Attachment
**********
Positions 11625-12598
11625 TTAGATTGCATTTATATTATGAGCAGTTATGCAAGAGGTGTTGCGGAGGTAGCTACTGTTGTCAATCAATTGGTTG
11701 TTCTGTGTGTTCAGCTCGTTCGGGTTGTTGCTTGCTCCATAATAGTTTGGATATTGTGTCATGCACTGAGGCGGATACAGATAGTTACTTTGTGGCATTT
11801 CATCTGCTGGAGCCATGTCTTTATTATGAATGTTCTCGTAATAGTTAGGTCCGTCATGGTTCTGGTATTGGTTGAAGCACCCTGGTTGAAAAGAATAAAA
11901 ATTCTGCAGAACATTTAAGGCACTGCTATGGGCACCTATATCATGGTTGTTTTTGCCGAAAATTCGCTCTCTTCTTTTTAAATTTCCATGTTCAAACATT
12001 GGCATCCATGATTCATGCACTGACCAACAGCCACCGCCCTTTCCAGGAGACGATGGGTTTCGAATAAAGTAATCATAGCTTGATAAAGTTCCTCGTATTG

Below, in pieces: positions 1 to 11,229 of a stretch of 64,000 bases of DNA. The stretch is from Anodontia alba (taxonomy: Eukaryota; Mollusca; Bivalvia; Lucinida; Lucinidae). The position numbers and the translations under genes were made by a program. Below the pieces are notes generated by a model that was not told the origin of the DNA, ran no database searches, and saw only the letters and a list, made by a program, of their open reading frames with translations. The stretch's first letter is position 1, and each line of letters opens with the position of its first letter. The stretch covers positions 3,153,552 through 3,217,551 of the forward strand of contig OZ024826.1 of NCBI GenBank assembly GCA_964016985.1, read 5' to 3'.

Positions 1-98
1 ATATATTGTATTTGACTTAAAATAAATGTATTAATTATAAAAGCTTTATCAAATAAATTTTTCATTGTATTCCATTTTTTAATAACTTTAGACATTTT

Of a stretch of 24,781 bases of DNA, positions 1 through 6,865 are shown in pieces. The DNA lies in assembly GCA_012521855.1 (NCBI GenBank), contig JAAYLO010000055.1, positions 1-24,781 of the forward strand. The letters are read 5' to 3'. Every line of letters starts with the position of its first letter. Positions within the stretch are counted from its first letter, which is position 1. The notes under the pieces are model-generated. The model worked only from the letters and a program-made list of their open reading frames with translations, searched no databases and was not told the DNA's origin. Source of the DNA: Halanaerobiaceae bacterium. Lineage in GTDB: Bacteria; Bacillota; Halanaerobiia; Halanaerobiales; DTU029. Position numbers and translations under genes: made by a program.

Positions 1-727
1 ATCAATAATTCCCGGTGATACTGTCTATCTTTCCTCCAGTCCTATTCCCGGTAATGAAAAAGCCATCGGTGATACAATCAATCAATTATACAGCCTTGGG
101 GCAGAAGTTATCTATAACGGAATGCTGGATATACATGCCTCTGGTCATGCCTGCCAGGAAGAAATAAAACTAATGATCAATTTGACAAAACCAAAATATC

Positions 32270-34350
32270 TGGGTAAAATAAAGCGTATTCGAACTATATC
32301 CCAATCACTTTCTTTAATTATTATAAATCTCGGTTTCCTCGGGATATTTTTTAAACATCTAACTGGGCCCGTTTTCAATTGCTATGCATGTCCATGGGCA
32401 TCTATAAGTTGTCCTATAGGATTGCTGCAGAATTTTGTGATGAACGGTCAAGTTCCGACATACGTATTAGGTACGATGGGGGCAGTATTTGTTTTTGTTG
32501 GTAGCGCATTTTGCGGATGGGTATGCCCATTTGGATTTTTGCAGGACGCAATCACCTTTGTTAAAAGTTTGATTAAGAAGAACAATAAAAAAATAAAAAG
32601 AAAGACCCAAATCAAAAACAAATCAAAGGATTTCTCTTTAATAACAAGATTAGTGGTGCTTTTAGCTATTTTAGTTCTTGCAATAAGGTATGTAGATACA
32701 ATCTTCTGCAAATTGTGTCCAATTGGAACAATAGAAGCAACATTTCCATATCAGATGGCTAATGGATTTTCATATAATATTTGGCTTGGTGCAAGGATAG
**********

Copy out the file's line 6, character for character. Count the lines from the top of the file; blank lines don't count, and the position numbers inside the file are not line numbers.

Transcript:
12001 GGCATCCATGATTCATGCACTGACCAACAGCCACCGCCCTTTCCAGGAGACGATGGGTTTCGAATAAAGTAATCATAGCTTGATAAAGTTCCTCGTATTG